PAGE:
Palliative care is a thriving medical specialty that focuses on a multidisciplinary approach, especially with the patient’s physical, emotional, spiritual, and social concerns. It is a specialty that is appropriate for any patient in all disease stages. Therefore, because it is such a promising specialty, many questions arise since there are so many uncertainties in this field.
In the L.A. times on October 24, 2011, Ms. Melissa Healy brings up valid points on palliative care: “Who will pay for these services, where will this new field’s workforce come from, and what is it — cost savings or compassion — that drives this new branch of medicine?”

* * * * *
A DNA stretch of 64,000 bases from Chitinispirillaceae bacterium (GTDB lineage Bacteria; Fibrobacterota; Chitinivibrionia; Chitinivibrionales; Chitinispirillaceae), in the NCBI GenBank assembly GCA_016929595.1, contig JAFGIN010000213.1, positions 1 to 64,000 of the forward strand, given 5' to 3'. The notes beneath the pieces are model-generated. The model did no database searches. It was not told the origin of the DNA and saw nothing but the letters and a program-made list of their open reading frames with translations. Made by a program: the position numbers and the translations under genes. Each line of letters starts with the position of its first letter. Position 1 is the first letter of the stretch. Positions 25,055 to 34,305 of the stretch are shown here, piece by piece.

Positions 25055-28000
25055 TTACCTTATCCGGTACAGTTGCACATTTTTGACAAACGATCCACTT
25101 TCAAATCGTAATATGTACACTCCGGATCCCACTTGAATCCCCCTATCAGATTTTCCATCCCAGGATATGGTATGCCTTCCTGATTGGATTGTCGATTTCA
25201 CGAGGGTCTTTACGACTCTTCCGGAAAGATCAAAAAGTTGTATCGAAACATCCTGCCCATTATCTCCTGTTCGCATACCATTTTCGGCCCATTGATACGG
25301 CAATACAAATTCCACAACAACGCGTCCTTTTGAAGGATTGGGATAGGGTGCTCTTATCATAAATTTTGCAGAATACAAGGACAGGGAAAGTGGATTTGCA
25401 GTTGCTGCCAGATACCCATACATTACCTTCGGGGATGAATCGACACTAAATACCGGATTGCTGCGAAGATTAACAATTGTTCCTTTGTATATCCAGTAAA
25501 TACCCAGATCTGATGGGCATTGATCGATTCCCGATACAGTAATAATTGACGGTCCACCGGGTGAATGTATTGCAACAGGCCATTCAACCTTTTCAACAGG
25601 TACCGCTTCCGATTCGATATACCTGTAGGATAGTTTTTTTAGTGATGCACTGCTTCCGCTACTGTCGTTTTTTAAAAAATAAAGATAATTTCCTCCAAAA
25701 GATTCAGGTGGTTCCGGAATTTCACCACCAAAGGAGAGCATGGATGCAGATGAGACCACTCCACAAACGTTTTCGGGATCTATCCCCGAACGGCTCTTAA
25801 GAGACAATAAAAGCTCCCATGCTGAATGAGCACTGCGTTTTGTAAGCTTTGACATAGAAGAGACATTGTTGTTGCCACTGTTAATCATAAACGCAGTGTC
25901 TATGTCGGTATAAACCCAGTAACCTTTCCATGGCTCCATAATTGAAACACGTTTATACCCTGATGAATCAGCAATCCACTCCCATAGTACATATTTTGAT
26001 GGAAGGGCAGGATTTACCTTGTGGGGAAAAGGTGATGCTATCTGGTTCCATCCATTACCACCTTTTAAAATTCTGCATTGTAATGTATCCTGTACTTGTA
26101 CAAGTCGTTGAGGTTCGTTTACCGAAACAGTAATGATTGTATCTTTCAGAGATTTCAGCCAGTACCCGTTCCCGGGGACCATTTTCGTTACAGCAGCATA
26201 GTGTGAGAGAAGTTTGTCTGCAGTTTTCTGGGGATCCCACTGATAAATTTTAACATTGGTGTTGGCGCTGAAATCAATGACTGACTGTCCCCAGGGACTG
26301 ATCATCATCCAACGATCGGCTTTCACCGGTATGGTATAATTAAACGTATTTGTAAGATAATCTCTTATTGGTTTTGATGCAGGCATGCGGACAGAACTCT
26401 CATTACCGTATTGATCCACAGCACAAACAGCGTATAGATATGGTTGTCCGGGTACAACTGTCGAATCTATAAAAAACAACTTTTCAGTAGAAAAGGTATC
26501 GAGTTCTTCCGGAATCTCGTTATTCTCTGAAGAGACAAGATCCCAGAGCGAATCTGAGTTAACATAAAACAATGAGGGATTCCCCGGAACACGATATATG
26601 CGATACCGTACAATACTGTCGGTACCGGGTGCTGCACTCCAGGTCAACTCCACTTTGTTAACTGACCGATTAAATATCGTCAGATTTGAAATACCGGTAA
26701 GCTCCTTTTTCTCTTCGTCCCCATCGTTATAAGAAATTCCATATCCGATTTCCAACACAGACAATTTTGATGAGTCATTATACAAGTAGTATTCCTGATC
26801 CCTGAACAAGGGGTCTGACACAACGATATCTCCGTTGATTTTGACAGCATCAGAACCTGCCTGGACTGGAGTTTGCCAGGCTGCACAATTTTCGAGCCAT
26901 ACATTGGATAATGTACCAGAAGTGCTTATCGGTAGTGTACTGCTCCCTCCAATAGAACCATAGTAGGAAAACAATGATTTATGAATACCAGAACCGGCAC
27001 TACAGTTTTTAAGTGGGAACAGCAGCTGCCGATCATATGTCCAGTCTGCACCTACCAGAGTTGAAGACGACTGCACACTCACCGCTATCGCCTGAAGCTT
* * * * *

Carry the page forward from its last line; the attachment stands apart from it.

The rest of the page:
It is difficult to answer these questions because this specialty can either not progress or it can become, “the must-have service for every hospital and physicians’ group claiming to deliver top-quality patient care.”
When a team of doctors, nurses, and other specialists work together, it has been proven that patients with palliative care are “less likely to have medical crises once they’ve gone home. They show up less often in hospitals’ emergency departments and spend less time in the intensive care unit.”
Ms. Healy notes that if this specialty is fully integrated in hospitals it “could lower the nation’s healthcare expenditures by reducing healthcare usage — to the tune of more than $6 billion a year, according to a 2010 estimate by the Institute of Medicine, which advises the federal government on medical matters.”
Though palliative care seems to be a specialty on the brink of helping patients that need this care, this specialty’s major problem is informing people what it is.